Last week, the government announced that they would be implementing a change to the state pension system that would enable retirees to purchase top ups on the amount they receive from their state pension each month.
Whilst this change is undoubtedly a positive one, with pensioners now having a greater level of power in shaping their financial futures, it can nevertheless be argued that not all people should utilise the facility, particularly if they have a history of poor health.
Under current conditions, a pensioner would have to pay a lump sum of £890 in order to receive £1 more from their state pension each week for the remainder of their lives, whilst an extra £10 would necessitate that they part with a sizeable £8,890. In order to acquire the maximum weekly top up of £25, an elderly person aged over 65 would need to stump up just over £21,000, which is a huge financial commitment for them to make considering that there is no certainty how long they will live for.
The reality is that in order to truly reap the benefits of this new policy, the reality is that you need to live beyond the average life expectancy for your generation, and you will have to take into consideration a wealth of health factors before deciding whether a top up is actually financially worthwhile. In particular, due to this actuality is appears that women stand to gain the most from the new top up system as they typically live longer than their male counterparts.
There are huge merits to the scheme, including the index linked payouts which means that the amount a pensioner receives in the future will now be based in accordance with inflation. This makes topping up a less risky investment because providing that you do stay healthy till at least the average age, you will continue to experience the positive effects of your top up. Moreover, the new ability for a deceased pensionerís spouse to acquire at least 50% of the state pension top up means that even if you were to die prematurely, youíd still have acquired some value for money.
The top up is obtained through voluntary national insurance contributions and can be made by any existing pensioner or someone due to retire prior to April 6th 2016. They will first become available from October 12th next year, and will run until April 1st 2017. It is thought that the move is a response to news that a new flat rate pension system will be adopted for anyone retiring after April 2016, who stands to have a better pension pot than those who have retired under current conditions.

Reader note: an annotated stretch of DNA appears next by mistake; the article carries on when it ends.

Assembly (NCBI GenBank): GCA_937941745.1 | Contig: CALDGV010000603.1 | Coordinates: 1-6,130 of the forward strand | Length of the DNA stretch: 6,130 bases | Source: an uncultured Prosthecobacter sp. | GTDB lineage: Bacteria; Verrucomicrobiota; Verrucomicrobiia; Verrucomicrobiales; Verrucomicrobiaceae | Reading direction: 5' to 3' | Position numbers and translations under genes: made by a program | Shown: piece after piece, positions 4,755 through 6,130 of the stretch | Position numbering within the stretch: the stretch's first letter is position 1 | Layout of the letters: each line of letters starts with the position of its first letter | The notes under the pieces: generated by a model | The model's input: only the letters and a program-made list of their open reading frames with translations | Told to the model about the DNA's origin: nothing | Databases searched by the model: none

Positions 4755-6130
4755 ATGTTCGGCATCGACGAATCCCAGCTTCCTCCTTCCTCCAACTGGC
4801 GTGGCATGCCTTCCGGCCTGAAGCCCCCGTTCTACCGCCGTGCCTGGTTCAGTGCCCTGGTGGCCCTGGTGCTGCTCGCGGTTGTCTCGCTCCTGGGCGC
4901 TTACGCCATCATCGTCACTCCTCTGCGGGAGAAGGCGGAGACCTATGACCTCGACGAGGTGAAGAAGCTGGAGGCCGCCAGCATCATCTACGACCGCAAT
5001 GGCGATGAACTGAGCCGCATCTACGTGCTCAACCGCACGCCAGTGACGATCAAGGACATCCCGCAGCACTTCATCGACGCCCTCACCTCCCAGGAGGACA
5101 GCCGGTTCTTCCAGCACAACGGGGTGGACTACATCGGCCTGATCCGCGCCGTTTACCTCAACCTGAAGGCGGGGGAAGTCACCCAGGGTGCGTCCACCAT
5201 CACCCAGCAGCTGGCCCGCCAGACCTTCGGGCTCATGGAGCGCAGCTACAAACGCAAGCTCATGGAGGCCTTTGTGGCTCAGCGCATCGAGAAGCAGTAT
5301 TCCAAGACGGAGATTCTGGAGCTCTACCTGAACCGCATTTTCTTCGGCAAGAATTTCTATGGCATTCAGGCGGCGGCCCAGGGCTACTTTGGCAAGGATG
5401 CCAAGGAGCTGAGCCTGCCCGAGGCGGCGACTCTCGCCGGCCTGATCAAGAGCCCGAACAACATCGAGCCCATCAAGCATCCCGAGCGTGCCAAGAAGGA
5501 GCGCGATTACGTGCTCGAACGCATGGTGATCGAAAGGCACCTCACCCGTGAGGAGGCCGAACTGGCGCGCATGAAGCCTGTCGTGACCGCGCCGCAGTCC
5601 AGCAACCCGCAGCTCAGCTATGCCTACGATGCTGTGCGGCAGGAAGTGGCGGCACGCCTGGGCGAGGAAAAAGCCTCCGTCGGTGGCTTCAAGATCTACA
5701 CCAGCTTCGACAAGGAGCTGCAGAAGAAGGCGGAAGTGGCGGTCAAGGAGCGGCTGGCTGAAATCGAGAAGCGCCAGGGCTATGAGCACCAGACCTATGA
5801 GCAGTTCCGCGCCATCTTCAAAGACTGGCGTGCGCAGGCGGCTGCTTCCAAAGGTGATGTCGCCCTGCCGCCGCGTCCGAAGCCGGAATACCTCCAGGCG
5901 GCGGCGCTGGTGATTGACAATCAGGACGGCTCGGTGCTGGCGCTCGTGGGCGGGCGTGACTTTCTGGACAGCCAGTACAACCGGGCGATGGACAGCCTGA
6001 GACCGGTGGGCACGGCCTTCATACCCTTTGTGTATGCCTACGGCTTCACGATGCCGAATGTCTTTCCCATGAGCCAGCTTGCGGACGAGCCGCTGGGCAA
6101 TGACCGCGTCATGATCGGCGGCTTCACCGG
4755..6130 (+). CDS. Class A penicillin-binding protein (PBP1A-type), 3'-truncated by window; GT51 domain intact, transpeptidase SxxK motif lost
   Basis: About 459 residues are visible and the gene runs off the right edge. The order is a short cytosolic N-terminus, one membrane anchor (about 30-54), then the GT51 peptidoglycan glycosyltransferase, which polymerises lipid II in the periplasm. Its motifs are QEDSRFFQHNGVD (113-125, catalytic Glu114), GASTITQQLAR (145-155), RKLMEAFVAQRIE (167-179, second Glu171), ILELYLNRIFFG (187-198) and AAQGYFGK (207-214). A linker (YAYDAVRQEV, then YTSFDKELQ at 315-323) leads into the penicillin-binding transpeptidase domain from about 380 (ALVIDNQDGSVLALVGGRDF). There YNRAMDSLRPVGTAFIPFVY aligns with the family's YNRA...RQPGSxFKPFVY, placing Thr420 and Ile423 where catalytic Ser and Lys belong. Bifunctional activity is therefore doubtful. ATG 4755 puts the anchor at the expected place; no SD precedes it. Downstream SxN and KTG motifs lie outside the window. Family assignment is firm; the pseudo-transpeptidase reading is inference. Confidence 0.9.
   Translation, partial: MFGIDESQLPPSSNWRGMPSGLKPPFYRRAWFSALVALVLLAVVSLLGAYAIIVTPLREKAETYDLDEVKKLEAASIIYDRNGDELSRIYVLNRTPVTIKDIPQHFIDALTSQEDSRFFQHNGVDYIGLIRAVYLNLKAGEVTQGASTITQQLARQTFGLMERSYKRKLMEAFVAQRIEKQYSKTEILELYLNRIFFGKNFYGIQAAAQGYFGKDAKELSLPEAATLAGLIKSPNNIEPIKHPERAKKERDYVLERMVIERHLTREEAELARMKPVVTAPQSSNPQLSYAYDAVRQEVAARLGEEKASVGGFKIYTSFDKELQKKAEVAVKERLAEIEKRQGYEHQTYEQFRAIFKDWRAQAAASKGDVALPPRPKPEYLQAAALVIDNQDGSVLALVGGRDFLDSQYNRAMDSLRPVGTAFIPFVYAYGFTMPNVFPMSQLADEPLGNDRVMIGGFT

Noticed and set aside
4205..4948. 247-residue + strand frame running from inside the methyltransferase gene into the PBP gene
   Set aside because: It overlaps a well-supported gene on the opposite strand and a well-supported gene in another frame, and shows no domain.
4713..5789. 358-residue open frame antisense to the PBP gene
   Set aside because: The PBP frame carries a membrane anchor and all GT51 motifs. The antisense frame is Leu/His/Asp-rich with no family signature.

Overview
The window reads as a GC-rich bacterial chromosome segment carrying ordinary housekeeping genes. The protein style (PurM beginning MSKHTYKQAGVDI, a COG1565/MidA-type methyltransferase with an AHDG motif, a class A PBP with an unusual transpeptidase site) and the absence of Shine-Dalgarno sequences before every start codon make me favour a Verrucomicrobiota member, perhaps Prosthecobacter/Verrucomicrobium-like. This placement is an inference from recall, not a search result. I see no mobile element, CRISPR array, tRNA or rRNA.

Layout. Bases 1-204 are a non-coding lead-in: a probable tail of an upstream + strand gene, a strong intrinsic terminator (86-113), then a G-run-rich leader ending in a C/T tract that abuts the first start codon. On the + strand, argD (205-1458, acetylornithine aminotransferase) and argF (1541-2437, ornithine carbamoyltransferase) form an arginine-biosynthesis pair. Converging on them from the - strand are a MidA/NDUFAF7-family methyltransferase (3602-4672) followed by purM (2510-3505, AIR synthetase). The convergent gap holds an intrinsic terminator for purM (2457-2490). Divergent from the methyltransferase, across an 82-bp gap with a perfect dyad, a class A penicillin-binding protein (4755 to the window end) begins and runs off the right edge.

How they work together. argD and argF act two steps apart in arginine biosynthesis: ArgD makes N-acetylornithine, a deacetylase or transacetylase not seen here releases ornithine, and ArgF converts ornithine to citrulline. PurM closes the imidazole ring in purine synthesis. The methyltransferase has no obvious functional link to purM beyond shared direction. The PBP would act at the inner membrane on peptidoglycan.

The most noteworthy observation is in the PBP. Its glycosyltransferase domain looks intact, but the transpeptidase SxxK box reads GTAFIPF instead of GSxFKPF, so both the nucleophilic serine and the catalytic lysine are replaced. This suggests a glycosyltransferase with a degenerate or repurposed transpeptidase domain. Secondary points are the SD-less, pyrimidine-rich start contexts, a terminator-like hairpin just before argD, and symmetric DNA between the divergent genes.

Laith Khalaf at IFA firm Hargreaves Lansdown said: “This top-up scheme looks pretty generous compared to buying an annuity.”
He did however point out that the extra income will be taxed, and argued that perhaps some people should consider utilising an ISA if they wish to build up their pension pot. This is certainly true, and pensioners should place some of their money away into an ISA because the scale in which the top up operates means that they could receive similar returns to bolster their weekly allowance than with the new scheme.
The National Pensioners Convention has challenged the usefulness of the scheme to anyone aged 65, arguing that anyone who pays the obligatory £8,90 to receive £52 more on their state pension payments each year would have to wait over 15 years in order to begin benefitting from the top up.
It adds: “A 65-year-old will have to weigh up the likelihood of living beyond 82 to decide whether or not this new scheme will give them any benefit. For some it will, but the latest figures from the Office for National Statistics show that average life expectancy for men is 79 and for women, 82. Given this, the top-up scheme looks like a bit of a gamble.”
Whilst the convention is true in pointing out that small top ups have little value to the pensioner, it can still be argued that adopting a hybrid strategy of placing some of their money in an ISA and some into a top up is the most beneficial course of action to take for anyone aged 65. A top up of around £10 for each week can have a significant impact on a pensionerís finances in the long term, but does not represent the long term risk that a maximum top up comes along with. Moreover, having a mid-ranged top up and an ISA where other money is placed into will counterbalance the payable tax deficiencies that come along with the new scheme, and grant pensioners two ways to bolster their income.
Ultimately, if you are in poor health, or have a chronic illness, then topping up your state pension is not worthwhile as your family only stand to inherit 50% of the added amount and you are taking a risk by paying a lump sum for a long term gain. However, if you have a relatively comfortable level of disposable income, are 65 and have good health, then a mid range top up is the most advisable as it is low risk, and can be nicely supplemented with the tax free gains of an ISA as well.
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